Don’t get me wrong – I love to flip houses. The thrill of finding an incredible deal, remodeling the ugly duck into a swan, and making a nice profit for the effort is intoxicating. However, I would estimate that the majority of individuals who get into flipping homes actually lose money on their first flip.
In fact – the odds of winning are probably better in blackjack than just jumping into a house flip – with a lot less headache.
The multitude of flipping shows has created the same situation that my friends did when talking about the casino – only sharing the successes and seldom the failures. I love those shows as much as the next guy but the simple fact is: reality TV is not reality.
Flipping houses, and all methods of real estate investing, requires more than simply hard work and determination. In order to win consistently over time – you must find ways to diminish the “house’s edge.”
In fact, and ironically – the solution for overcoming the advantage of the house is the same: Math and Exit Strategies.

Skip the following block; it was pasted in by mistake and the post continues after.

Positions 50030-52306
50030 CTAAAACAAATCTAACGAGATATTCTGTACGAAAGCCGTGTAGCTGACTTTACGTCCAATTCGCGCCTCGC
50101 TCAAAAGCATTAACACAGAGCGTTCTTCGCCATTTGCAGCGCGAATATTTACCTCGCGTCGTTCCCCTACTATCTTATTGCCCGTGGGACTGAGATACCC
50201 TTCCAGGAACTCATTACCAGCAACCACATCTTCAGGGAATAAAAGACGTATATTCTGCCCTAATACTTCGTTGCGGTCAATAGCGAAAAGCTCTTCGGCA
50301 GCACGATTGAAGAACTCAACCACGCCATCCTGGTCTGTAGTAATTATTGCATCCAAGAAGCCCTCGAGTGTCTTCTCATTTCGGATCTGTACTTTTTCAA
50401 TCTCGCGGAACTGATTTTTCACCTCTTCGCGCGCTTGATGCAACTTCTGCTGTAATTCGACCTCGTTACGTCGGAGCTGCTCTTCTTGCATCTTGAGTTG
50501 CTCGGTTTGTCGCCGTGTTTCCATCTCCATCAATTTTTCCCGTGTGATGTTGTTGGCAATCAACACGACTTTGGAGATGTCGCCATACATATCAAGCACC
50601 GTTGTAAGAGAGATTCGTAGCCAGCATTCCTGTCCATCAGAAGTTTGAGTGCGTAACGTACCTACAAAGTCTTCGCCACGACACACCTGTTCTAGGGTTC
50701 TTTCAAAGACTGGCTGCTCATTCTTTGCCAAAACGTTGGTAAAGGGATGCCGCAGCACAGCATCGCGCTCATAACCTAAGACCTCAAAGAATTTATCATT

Card Counting, Math, and Avoiding Security
If you’ve seen the film “21” or are otherwise familiar with the game of Blackjack you are probably very familiar with the concept of “card counting.” In essence, card counting is a way to improve the odds of winning by keeping track of what cards have been played in a game of blackjack, tipping the odds of victory in the players hand rather than the casino. In other words – it takes mathematics to beat the system in blackjack.
The same applies to investing in real estate. The only way to truly create consistent profit is to understand the math behind the game. Not every deal is worth doing – you need to have standards for what constitutes a good deal. Furthermore – you must stick by those standards. The 70% rule is a good rule of thumb – but actually running the numbers through extensive analysis is key in any investment.